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    Palms may sprout in roundabout

    A proposal for date palms wins a contest to replace the fountain in Clearwater Beach's roundabout.

    By CHRISTINA HEADRICK

    © St. Petersburg Times,
    published October 31, 2001


    CLEARWATER -- The winner of the Clearwater Beach Association's competition to redesign the middle of the roundabout calls for a grove of palms to replace the fountain.

    The design, created by St. Petersburg landscape architect Jim Clees of Harvard Jolly Clees Toppe Architects, is beautiful in its simplicity, said members of the beach association, who presented the contest winners to city commissioners Monday.

    The idea harkens back to when Clearwater Beach was known as the "Isle of Palms," beach association members said.

    Commissioners will consider the winning design later this year, along with second and third place finalists when they again discuss how best to replace the fountain.

    Commissioners didn't say much Monday upon reviewing the designs. However, City Manager Bill Horne questioned whether drivers looking through the grove of palms would be able to see what cars are doing at other entrances of the roundabout.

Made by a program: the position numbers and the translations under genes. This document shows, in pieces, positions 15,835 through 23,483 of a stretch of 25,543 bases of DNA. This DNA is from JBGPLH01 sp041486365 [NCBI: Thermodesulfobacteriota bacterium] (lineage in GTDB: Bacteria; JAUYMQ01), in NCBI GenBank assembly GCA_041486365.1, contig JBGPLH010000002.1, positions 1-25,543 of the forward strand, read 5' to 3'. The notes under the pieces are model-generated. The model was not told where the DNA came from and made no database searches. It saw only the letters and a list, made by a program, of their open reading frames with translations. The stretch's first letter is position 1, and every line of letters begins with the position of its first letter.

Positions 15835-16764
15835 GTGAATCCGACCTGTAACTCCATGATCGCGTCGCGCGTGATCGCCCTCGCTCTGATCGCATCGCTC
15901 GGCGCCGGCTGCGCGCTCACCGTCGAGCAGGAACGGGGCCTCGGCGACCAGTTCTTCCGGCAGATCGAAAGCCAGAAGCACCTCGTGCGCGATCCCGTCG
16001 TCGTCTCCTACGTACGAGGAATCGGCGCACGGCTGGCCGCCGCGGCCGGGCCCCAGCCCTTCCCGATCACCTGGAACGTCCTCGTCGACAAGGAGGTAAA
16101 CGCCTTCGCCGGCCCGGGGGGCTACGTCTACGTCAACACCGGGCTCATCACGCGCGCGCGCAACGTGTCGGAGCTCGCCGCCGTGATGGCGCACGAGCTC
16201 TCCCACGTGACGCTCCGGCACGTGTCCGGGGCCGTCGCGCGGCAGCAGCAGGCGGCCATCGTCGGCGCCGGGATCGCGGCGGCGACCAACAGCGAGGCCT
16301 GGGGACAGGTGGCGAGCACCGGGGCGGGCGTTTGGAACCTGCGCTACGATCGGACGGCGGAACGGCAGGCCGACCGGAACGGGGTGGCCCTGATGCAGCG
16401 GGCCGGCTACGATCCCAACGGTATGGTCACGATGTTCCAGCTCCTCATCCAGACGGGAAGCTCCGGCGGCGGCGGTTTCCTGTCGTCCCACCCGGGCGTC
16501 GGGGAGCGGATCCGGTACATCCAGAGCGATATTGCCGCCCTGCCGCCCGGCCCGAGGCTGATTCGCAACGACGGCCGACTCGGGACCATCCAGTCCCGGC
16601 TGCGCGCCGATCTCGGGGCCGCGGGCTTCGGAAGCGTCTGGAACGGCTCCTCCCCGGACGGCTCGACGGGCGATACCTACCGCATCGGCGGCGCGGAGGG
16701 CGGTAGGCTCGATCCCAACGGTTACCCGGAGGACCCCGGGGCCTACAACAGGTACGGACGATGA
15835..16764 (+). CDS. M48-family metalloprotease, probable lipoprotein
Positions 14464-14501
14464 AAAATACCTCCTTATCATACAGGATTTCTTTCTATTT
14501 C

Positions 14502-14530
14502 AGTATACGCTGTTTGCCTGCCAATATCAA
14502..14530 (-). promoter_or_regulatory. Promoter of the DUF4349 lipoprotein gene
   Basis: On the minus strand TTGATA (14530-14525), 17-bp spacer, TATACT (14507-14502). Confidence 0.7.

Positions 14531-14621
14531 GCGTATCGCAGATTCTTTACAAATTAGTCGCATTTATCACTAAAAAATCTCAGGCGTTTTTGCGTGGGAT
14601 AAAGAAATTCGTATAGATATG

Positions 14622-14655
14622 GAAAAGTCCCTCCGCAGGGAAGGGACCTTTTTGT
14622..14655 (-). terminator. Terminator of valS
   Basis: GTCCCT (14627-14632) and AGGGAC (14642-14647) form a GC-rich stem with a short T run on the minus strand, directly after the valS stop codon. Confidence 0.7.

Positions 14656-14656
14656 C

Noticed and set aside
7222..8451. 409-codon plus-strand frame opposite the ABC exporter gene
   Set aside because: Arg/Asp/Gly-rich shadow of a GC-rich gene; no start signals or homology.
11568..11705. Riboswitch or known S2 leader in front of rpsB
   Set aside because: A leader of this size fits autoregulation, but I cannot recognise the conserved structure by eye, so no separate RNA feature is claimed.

Driver complaints about the fountain obstructing views across the roundabout is one reason why most commissioners have said they favor demolishing it.

    Clees said he thought drivers would be able to see through the grove of medjool date palms and low clusters of Aztec grass in his design. He also noted his idea leaves a 15-foot-wide open area around the grove, which would enhance views around the circle in an area where the fountain now exists.

    Clees, whose firm receives $800 in prize money for the design, was happy Tuesday when he found out he had won the competition. He said he thought the roundabout's center "needed to be something of monumental scale and impact."

    "I thought a big grove of large date palms would achieve that," he said. "I also wanted to have some form of movement, with the palm fronds blowing in the breeze. And I wanted to add the grass at the bottom of the trees to reflect some sort of relationship to the gulf, with repeating parallel berms."

    Clees said the berms were supposed to have an undulating look like waves. In addition, Clees said that the use of drought-resistant plants would reduce water use for the city.

    The second prize winners were Brook Sherrard and J. Texada, University of South Florida students, who suggested building a sphere of sculpted concrete in the center of the roundabout with a spotlight in the center that would shine at night as a beacon for the beach.

    Third place went to Teresa Burney, a Times reporter who is on leave and taking classes at the University of South Florida. Burney proposed building a series of natural sand dunes in the roundabout.

    The competition was open to landscape architects and other design professionals. The association received seven entries.

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